The global economy is in recession. The wave of corona infections around the globe has plunged the economy into crisis at record speed. This is a very steep and undoubtedly also very deep economic slump, but not a typical downturn. This is what makes it so difficult, not least for the financial markets, to interpret the situation and find an appropriate response.
The movements on the financial markets in recent days have been extreme. An almost unprecedented drop in stock market prices last week was followed by equally record-breaking gains in recent days. Yields are also far from showing the typical pattern seen in economic cycles. There is a lack of orientation, because at the moment no one is able to make even a halfway reliable forecast for the coming weeks.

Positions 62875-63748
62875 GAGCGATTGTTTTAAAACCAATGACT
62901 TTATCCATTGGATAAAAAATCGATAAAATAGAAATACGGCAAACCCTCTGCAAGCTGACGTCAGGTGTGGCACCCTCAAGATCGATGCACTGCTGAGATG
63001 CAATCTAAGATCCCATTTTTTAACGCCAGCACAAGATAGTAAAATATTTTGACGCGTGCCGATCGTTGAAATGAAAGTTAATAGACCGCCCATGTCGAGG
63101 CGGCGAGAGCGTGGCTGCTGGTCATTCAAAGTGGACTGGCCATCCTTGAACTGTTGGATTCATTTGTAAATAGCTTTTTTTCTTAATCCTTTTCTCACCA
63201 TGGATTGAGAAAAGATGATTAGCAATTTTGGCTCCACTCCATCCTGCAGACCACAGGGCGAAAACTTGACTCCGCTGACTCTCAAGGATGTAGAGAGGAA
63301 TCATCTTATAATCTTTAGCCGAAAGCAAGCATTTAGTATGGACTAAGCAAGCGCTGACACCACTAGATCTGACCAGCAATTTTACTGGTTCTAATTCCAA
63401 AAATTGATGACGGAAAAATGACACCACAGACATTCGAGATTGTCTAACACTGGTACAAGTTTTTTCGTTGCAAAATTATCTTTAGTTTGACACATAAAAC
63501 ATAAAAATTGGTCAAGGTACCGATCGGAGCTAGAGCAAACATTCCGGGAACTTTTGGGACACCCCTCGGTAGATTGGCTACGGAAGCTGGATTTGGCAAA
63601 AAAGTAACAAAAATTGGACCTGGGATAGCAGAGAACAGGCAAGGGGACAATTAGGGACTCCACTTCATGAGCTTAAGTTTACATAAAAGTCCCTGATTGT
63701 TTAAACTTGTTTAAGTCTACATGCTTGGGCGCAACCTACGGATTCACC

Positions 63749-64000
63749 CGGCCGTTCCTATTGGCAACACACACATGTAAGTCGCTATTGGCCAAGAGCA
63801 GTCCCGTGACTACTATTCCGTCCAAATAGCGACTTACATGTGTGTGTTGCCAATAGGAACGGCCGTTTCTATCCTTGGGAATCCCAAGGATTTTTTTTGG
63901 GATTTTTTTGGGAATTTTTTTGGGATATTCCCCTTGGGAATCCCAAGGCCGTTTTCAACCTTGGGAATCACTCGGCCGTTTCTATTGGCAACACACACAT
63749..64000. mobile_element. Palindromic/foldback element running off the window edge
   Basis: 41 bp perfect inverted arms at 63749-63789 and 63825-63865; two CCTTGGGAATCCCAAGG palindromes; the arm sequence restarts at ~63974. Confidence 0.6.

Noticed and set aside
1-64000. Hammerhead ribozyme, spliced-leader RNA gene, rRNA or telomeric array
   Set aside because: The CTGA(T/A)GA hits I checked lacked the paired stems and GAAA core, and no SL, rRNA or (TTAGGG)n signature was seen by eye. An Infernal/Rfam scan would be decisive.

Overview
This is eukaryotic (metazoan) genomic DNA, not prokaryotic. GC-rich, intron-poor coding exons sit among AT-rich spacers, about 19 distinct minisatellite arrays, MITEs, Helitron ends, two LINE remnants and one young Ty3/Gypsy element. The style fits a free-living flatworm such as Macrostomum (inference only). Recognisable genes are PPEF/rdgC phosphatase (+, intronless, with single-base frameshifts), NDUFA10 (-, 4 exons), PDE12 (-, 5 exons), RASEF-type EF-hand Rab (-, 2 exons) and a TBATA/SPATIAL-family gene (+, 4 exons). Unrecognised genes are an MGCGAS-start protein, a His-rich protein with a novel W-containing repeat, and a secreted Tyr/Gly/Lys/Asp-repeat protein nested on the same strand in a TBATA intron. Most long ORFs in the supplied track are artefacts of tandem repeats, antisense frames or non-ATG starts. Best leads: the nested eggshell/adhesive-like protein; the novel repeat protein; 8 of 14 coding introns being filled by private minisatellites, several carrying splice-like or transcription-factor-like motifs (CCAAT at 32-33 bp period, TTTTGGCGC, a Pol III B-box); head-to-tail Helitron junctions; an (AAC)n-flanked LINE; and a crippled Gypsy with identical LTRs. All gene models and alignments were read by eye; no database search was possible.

However, one thing is relatively clear: economic policy, which is currently trying to fight the crisis with all available means, is relatively powerless in the current phase. It cannot prevent the crash of economic activity caused by the massive containment measures. It can only try to cushion second-round effects that could arise, for example, from a rapid increase in corporate insolvencies. By contrast, it is still too early for genuine fiscal stimulus measures of the kind familiar from earlier economic crises.